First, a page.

Echoes from the Orient by William Q. Judge
Theosophical University Press Online Edition

Chapter 20

It is quite evident to the unprejudiced inquirer that Christian priests for some reason or other studiously ignore the composite nature of man, although their great authority, St. Paul, clearly refers to it. He spoke of body, soul, and spirit, they only preach of body and soul; he declared we had a spiritual body, they remain misty as to the soul's body and cling to an absurd resurrection of the material casket. It became the duty of Theosophists to draw the attention of the modern mind once more to the Oriental division of man's constitution, for through that alone can an understanding of his state before and after death be attained. The division laid down by St. Paul is threefold, the Hindu one is of a sevenfold character. St. Paul's is meant for those who require broad outlines, but do not care to inquire into details. Spirit, soul, and body, however, include the whole seven divisions, the latter being a more complete analysis; and it is suspected by many deep thinkers that Paul knew the complete system but kept it back for good reasons of his own.

An analysis of body discloses more than mere molecular structure, for it shows a force or life or power that keeps it together and active throughout its natural period. Mr. Sinnett, in his Esoteric Buddhism, attempting to bring to his countrymen some knowledge of the Eastern system, called this Prana or Jiva; others, however, call it Prana alone, which seems more appropriate, because the human aspect of the life force is dependent upon Prana, or breath.

The spirit of St. Paul may be taken for our purposes to be the Sanskrit Atma. Spirit is universal, indivisible, and common to all. In other words, there are not many spirits, one for each man, but solely one spirit which shines upon all men alike, finding as many souls — roughly speaking — as there are beings in the world. In man the spirit has a more complete instrument or assemblage of tools with which to work. This spiritual identity is the basis of the philosophy; upon it the whole structure rests; to individualize spirit, assigning to each human being his own spirit, particular to him and separate from the spirit of any other man, is to throw to the ground the whole Theosophic philosophy, will nullify its ethics and defeat its object.

Starting, then, with Atma — spirit — as including the whole, being its basis and support, we find the Hindu offering the theory of sheaths or covers of the soul or inner man. These sheaths are necessary the moment evolution begins and visible objects appear, so that the aim of the soul may be attained in conjunction with nature. In this way, through a process which would be out of place here, a classification is arrived at by means of which the phenomena of life and consciousness may be explained.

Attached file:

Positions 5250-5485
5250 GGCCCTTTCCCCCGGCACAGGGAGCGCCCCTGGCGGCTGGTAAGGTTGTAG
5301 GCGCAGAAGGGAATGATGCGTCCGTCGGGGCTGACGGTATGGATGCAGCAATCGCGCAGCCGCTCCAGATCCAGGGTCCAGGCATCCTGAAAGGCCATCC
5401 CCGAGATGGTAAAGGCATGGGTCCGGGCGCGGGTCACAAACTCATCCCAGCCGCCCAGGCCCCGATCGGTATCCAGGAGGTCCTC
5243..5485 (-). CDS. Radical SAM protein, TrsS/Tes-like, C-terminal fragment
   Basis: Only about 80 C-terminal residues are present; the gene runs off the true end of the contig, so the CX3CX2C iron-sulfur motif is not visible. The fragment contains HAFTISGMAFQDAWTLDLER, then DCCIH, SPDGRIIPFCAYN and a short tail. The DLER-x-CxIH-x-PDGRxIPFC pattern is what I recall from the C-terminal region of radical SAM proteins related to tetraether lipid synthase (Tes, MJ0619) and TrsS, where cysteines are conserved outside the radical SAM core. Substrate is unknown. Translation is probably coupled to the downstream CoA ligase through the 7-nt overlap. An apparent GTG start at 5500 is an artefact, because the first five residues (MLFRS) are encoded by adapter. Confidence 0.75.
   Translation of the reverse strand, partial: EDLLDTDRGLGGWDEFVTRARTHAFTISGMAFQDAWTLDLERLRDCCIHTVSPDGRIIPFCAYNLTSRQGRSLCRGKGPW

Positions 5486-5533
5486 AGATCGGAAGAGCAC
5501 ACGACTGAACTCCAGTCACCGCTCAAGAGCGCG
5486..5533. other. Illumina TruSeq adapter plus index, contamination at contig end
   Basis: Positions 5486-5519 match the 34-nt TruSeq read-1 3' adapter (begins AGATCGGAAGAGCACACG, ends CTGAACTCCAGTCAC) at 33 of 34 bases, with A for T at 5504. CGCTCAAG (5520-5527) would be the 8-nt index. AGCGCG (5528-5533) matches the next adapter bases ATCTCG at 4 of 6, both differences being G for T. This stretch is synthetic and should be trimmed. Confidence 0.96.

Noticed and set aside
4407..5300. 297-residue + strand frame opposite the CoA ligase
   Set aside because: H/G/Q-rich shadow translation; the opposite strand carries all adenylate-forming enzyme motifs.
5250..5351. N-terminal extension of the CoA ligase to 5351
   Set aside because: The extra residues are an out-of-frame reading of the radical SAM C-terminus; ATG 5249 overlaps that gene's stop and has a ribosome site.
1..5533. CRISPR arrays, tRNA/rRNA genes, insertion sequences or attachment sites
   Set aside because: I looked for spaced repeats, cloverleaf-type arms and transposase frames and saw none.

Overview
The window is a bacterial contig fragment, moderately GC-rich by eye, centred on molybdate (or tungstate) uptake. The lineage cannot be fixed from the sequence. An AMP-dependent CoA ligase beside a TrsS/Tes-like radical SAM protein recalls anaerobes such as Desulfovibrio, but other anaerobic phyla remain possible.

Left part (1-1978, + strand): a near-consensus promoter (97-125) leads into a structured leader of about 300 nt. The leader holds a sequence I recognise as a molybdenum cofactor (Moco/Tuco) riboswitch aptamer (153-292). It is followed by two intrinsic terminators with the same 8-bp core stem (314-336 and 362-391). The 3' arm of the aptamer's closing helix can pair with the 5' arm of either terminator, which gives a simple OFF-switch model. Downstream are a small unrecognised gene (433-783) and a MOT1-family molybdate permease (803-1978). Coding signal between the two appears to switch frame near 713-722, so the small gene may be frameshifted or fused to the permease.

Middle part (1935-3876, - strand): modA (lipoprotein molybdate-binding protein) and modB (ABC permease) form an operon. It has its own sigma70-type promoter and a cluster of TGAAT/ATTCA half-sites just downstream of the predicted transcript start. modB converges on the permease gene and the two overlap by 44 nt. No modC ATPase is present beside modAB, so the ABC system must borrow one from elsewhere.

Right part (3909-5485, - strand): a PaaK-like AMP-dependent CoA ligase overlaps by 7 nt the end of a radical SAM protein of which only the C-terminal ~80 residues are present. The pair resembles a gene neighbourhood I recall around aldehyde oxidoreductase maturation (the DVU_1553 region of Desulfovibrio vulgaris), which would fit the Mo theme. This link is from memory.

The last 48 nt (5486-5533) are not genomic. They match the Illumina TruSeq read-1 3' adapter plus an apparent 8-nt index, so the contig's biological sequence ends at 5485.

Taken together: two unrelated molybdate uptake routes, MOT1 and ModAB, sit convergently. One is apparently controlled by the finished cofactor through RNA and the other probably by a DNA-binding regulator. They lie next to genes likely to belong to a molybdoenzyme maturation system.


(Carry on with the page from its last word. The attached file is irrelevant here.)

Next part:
The six vehicles (adopting Mr. Sinnett's nomenclature) used by the spirit and by means of which the Ego gains experience are:

Body, as a gross vehicle.
Vitality, or Prana.
Astral Body, or Linga Sarira.
Astral Soul, or Kama Rupa.
Human Soul, or Manas.
Spiritual Soul, or Buddhi.

The Linga Sarira is needed as a more subtle body than the corporeal frame, because the latter is in fact only stupid, inert matter. Kama Rupa is the body, or collection, of desires and passions; Manas may be properly called the mind, and Buddhi is the highest intellection beyond brain or mind. It is that which discriminates.

At the death of the body, Prana flies back to the reservoir of force; the astral body dissipates after a longer period and often returns with Kama Rupa when aided by certain other forces to seance-rooms, where it masquerades as the deceased, a continual lie and ever-present snare. The human and the spiritual soul go into the state spoken of before as Devachan or heaven, where the stay is prolonged or short according to the energies appropriate to that state generated during earth-life. When these begin to exhaust themselves, the Ego is gradually drawn back to earth-life, where through human generation it takes up a new body, with another astral body, vitality, and animal soul.

This is the "wheel of rebirth," from which no man can escape unless he conforms to true ethics and acquires true knowledge and consciousness while living in a body. It was to stop this ceaselessly revolving wheel that Buddha declared his perfect law, and it is the aim of the true Theosophist to turn his great and brilliant "Wheel of the Law" for the healing of the nations.


Chapter 21

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